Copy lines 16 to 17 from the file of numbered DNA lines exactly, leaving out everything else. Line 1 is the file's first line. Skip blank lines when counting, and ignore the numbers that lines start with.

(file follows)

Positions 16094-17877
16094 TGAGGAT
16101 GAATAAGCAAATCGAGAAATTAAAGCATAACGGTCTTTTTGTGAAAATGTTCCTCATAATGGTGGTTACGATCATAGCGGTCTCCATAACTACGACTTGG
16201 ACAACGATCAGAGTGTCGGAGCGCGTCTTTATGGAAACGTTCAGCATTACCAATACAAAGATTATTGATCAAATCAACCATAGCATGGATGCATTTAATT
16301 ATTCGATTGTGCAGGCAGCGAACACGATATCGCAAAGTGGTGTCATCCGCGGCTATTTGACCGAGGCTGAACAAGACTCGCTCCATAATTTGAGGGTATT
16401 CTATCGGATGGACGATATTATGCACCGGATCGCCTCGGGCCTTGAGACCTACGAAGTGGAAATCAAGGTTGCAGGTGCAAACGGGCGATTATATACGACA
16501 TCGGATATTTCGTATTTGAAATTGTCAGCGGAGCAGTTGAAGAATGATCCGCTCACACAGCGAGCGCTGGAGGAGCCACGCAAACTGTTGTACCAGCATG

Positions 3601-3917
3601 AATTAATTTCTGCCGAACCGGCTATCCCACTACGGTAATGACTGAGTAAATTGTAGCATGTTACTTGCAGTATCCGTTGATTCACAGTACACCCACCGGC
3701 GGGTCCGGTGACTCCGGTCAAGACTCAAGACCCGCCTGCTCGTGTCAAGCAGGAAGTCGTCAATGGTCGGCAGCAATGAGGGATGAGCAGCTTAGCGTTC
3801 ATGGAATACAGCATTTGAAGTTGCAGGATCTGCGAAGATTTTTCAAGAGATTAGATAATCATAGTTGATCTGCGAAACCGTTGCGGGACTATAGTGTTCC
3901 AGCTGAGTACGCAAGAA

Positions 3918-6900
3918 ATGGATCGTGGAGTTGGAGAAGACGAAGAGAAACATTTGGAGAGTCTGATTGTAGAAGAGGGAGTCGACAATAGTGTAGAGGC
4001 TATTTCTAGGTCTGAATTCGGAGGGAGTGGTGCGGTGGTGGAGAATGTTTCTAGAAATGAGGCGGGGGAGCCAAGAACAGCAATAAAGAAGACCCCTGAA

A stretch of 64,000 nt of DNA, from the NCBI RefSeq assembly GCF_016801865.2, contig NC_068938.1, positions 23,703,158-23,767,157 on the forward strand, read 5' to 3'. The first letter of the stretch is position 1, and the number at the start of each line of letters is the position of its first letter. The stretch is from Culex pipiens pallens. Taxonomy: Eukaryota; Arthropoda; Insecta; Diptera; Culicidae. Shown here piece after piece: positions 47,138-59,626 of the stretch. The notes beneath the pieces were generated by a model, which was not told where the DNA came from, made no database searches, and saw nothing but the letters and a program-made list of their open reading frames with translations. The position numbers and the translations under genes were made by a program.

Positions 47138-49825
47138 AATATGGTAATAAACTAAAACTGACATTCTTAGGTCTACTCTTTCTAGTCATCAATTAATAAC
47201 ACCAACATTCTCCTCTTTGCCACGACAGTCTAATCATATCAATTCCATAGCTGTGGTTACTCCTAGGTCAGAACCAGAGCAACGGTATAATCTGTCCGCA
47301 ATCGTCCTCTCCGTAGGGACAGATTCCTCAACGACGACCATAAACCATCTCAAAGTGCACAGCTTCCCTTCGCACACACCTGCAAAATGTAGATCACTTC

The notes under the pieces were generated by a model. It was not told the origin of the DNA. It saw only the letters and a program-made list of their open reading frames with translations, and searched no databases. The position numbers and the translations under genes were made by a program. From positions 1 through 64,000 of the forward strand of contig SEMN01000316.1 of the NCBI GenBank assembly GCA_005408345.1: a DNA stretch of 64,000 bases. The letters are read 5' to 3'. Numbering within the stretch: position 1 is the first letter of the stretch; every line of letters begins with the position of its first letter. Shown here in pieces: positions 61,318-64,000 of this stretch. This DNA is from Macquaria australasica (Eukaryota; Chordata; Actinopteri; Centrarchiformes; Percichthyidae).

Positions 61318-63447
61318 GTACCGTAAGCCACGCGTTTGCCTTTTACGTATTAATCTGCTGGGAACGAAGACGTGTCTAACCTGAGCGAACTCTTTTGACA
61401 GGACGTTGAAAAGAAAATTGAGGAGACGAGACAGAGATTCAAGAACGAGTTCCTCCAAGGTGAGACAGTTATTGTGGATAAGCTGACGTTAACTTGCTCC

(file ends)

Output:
A stretch of 64,000 nt of DNA, from the NCBI RefSeq assembly GCF_016801865.2, contig NC_068938.1, positions 23,703,158-23,767,157 on the forward strand, read 5' to 3'. The first letter of the stretch is position 1, and the number at the start of each line of letters is the position of its first letter. The stretch is from Culex pipiens pallens. Taxonomy: Eukaryota; Arthropoda; Insecta; Diptera; Culicidae. Shown here piece after piece: positions 47,138-59,626 of the stretch. The notes beneath the pieces were generated by a model, which was not told where the DNA came from, made no database searches, and saw nothing but the letters and a program-made list of their open reading frames with translations. The position numbers and the translations under genes were made by a program.

Positions 47138-49825